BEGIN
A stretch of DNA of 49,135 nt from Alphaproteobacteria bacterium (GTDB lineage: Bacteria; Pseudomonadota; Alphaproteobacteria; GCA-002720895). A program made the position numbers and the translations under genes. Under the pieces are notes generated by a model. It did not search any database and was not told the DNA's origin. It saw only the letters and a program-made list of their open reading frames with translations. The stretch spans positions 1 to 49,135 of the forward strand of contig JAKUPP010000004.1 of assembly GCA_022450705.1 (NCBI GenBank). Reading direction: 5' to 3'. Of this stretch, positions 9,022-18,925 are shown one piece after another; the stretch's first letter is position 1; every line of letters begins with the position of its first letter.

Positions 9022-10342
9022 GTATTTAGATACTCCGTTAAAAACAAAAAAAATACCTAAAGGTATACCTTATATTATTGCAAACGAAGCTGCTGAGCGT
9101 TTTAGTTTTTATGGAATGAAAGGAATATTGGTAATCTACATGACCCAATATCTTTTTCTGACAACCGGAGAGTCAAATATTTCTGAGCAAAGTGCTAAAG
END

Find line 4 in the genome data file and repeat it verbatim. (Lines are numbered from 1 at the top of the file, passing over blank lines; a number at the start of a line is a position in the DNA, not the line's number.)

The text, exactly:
9101 TTTAGTTTTTATGGAATGAAAGGAATATTGGTAATCTACATGACCCAATATCTTTTTCTGACAACCGGAGAGTCAAATATTTCTGAGCAAAGTGCTAAAG